So as I said earlier, yeah, there's room for improvement here. After the jump we'll take a look at what the 2012 secondary should look like, and take a guess at whether they'll be an upgrade over 2011...

As great as it would be for Royston to get a seventh year of eligibility, it wasn't going to happen, so gone is the leader in tackles and, well, leadership. Thankfully, Stoudermire gets another crack at his senior season, as the NCAA granted him a medical hardship waiver. Tough to gauge what Troy's ceiling as a player is this season (a small part of me thinks he has an outside shot to be all-conference), but what we know for sure is his floor is a lot higher than everyone else coming back. If nothing else, we know the former #11 and now #2 will be a solid and steady presence who loves to hit and showed pretty good instincts in coverage. He's the easy choice as the team's best defensive back, and possibly best overall defender, to begin 2012.

After him, well, this is where it gets interesting. The Gophers certainly look to have more talent and speed than last year, but whether that translates to anything is what we'll find out soon enough. Nowhere is that more true than of the man lining up opposite Stoudermire in senior corner Michael Carter. The word enigma is thrown around a LOT in the blogosphere, one of those words that's overused and lost its meaning somewhat. And yet, I can't think of anything better to describe Carter and his career thus far at Minnesota. He came highly touted as a four star prospect, signed away from West Virginia on signing day. He didn't take long to make an impact, starting the last half of the 2009 season as a true freshman (filling in for Traye Simmons, who in the span of less than a calendar year somehow went from second team all-conference as a junior to being replaced by a true freshman halfway through his senior year. Yep, he got Cosgroved) and really held his own.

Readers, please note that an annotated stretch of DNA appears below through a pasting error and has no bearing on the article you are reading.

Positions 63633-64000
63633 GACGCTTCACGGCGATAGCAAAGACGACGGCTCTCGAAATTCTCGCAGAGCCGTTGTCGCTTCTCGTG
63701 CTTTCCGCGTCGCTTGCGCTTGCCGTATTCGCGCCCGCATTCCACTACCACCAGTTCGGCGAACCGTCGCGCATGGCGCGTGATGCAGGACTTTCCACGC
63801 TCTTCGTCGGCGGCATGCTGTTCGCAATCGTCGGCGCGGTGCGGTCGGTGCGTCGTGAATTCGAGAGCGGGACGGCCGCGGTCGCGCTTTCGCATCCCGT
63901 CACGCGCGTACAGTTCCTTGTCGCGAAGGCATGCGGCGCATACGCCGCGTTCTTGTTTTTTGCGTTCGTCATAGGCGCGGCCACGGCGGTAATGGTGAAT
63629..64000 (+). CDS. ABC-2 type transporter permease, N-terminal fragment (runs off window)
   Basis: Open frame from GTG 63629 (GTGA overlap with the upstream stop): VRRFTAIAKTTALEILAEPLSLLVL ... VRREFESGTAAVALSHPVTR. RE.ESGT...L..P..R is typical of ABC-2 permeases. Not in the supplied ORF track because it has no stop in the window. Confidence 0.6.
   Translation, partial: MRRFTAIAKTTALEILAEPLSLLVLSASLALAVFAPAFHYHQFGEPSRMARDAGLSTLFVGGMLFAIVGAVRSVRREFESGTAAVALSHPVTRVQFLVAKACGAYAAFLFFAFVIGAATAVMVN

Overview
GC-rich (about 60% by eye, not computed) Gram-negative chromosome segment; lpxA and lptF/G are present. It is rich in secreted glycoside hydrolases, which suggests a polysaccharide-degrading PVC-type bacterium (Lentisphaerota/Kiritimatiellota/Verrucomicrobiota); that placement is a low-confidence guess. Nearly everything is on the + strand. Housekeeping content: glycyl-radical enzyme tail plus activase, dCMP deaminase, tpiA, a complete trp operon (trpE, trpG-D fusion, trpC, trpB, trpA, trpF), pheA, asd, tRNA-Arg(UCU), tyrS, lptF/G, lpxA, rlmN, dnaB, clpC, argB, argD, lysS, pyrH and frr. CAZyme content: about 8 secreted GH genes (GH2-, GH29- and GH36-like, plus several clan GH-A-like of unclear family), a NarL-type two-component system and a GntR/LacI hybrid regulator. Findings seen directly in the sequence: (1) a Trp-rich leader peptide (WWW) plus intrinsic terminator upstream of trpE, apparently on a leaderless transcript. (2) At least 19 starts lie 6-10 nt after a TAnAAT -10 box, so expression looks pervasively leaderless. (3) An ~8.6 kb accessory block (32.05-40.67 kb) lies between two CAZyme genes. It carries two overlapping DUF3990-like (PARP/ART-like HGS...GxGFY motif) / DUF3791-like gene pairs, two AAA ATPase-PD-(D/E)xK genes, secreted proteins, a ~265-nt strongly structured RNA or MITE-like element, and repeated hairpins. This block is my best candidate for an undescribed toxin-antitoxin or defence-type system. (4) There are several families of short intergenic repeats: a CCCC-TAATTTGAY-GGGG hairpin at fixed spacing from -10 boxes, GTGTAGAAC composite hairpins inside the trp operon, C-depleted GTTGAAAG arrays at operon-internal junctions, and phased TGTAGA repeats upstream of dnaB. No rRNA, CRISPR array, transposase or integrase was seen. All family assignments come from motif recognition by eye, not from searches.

Then he got Cosgroved, going backwards just as Simmons did before him, starting four games early in the season then falling way down the depth chart by the end of his sophomore year in 2010. 2011 brought a new coaching staff and a fresh start, yet the only noticeable thing Carter did was be the first (if I remember right) Gopher to don one of Coach Kill's infamous "Minnesota Lopher" shirts in spring ball, given to a Gopher player who wasn't putting in the necessary effort. He started the season in the coach's dog house, and finished it there, as a defense seemingly ready to pull people out of the stands to play corner after Stoudermire's injury wouldn't put him on the field. Carter played in just four games in 2011 recording just nine tackles and, like everybody else, had no picks.